Just in and out he told himself, now passing over the prison compound.

Men looked up at him, similar to those on the education disc, except these wore khaki uniforms, not prison attire. If history ran opposite to the propaganda DVD, Sudenjah and the other Otarkwans would have resided there only a few months earlier. A few of the guards fired at him with rifles. Out of effective range, Moses ignored them and began to climb. A debate arose in his mind whether to go deeper into enemy territory or turn back. His eyes rolled aside as he banked, making a wide arc for the AFC hangars as something caught his attention.

A triplane, sky blue, intermingled with grey stood in the mouth of an open shed. Just outside, a lone figure watched. Moses cartwheeled twice and dived for confirmation. An Otarkwan in peeked cap and long leather coat regarded him, unperturbed, even as Moses fired into the shed above his head. Holes appeared where his tracer rounds clattered through the sheet metal, as Moses flew inverted, then climbed, waggling his wings; the signal to “follow.”

He stared over his shoulder as he headed for a serviceable ceiling. Sudenjah casually entered the hangar, then moments later, the triplane exited, picking up speed and bouncing from the ground. Fokker DVIIs shifted onto neighbouring airstrips aligning themselves to take to the sky and join the fight. A green flare arced above Sudenjah’s cockpit and trailed to earth as the first of the German planes lifted off. All but one waggled their wings and circled to land.

Click here for other chapters Chapter 1, Chapter 2, Chapter 3, Chapter 4, Chapter 5, Chapter 6Chapter 7Chapter 8Chapter 9

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ALL THINGS – Chapter 9 part 4

Moses found the walk to the hangars agonizingly slow. Unable to contain himself any longer, he ran for the open doorway and quickly found his plane at the rear of the hangar. Mechanics worked on SE5As in various states of disassembly. A welder fired as he passed, its crackling hiss punctuated by the piercing sound of a striking hammer. His Magpie’s resin skin glistened as always, as if freshly waxed. He recognised her sweeping black and white stripes, but she had additives. Painted on the fuselage and upper wing were bullseyes. Blue for the outer ring, then white, and red at their cores. The rudder had vertical blue, white, and red stripes, much like the French flag.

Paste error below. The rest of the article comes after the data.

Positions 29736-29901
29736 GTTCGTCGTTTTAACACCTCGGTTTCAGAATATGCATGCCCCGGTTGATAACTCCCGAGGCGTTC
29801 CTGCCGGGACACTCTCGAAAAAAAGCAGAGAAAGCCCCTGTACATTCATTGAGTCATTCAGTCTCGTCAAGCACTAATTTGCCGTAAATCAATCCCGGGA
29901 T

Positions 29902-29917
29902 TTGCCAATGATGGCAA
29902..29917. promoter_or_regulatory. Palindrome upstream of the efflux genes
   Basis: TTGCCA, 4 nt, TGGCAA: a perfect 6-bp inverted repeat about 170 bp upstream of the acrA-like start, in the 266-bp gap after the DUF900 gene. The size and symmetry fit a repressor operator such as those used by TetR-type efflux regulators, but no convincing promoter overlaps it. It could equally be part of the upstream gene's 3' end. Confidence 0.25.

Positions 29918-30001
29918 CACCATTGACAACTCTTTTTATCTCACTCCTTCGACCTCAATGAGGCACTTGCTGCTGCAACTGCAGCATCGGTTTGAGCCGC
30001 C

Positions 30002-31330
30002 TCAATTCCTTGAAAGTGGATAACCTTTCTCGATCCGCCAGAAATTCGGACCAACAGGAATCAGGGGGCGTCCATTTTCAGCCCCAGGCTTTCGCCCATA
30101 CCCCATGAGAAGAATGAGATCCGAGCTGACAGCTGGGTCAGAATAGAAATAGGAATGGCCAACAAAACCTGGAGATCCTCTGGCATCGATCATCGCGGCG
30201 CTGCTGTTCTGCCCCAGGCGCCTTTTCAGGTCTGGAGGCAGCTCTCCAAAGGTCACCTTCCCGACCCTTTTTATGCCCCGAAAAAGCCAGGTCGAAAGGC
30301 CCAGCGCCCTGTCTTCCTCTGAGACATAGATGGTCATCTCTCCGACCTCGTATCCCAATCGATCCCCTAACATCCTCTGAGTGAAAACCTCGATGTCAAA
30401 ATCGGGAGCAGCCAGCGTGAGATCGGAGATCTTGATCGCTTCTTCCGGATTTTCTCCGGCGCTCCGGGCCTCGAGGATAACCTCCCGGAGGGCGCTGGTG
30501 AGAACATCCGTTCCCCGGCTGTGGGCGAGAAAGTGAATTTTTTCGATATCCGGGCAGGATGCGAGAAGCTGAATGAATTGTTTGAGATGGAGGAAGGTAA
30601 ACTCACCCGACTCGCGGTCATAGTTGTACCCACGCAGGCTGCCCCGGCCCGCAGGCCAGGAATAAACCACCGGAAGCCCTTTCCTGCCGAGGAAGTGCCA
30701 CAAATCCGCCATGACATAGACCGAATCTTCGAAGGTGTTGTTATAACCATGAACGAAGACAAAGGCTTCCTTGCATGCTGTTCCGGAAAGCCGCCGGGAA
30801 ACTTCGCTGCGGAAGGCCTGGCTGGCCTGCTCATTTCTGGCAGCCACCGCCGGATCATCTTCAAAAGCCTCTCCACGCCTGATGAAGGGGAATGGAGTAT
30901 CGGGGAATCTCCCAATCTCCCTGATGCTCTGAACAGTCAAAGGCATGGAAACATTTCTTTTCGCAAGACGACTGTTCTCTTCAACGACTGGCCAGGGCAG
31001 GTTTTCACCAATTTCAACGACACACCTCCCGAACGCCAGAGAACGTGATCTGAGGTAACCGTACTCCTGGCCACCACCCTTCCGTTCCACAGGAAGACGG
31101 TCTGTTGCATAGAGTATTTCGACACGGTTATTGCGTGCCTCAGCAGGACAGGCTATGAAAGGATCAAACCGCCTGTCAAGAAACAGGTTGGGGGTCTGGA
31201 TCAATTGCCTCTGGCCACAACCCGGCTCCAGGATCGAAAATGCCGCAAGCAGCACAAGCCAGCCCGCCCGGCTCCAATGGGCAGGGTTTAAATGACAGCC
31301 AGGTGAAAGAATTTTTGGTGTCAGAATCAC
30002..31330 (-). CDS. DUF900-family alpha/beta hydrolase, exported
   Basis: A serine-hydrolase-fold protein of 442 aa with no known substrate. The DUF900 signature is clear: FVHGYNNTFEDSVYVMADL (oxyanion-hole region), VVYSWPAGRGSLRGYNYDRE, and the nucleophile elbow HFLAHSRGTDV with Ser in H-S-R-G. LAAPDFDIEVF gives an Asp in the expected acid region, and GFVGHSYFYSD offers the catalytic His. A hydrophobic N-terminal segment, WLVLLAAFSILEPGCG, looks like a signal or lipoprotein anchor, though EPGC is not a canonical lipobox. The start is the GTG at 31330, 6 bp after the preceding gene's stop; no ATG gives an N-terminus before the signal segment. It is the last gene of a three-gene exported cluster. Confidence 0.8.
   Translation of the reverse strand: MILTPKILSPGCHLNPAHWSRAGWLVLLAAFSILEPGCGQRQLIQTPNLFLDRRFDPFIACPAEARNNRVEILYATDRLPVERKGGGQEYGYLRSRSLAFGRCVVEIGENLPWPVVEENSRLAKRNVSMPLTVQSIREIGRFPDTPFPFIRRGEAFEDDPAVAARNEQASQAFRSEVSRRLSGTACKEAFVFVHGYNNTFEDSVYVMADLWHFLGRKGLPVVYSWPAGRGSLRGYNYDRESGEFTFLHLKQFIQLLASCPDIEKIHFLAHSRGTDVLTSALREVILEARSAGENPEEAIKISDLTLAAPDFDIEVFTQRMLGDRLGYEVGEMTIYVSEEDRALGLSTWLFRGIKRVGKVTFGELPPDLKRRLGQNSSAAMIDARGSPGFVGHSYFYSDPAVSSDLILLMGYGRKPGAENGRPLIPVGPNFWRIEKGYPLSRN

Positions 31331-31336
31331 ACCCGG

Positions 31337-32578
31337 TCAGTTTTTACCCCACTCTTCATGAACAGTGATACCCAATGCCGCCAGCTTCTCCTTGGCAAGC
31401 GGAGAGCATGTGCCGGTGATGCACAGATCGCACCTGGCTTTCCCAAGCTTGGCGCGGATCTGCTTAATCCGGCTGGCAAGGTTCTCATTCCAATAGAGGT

“I had those added on,” called out Henderson, now entering the hangar. “It’s so you don’t get shot down by mistake.”

Moses smiled to himself. “I like it.”

His attention turned to the nose, mounted with twin vickers guns; that disturbed him. Moses’ trembling fingers traced the mounting bolts as if his child was pierced with foreign objects. Worse still, the guns aimed through the propeller.

“You put in an interrupter gear?” Moses asked.

“It wasn’t that hard, sir. I worked with a couple of experts, making sure not to strip her down anymore than necessary. In some ways, she’s actually simpler than other planes I’ve worked on. The best part was, we didn’t have to open her up too much.”

Moses placed a tender hand on the nose.

“She still starts and performs just as well, sir. You understand, we couldn’t have you up there unarmed.”

“No… that’s alright,” said Moses. “It’s just a bit to get used to; that’s all.”

“Why don’t you try her out, sir? I’ve already fueled her up.”

“I think I will,” said Moses, slipping on his cap and goggles again.

He climbed into the Magpie, grateful that Henderson thought to get out of the way. Mechanics normally had to pull on the propeller to start the engine. Moses jabbed the electric start with his thumb and smiled to himself as the aircraft powered up.

“I’ve missed you,” he said fondly, then began to taxi the Magpie out of the hangar.

Before it passed through the doors, Henderson deftly slid into a seated position on the lower wing, riding the aircraft onto the airfield. As Moses slowed to point the Magpie down the airstrip, Henderson slapped him on the upper arm.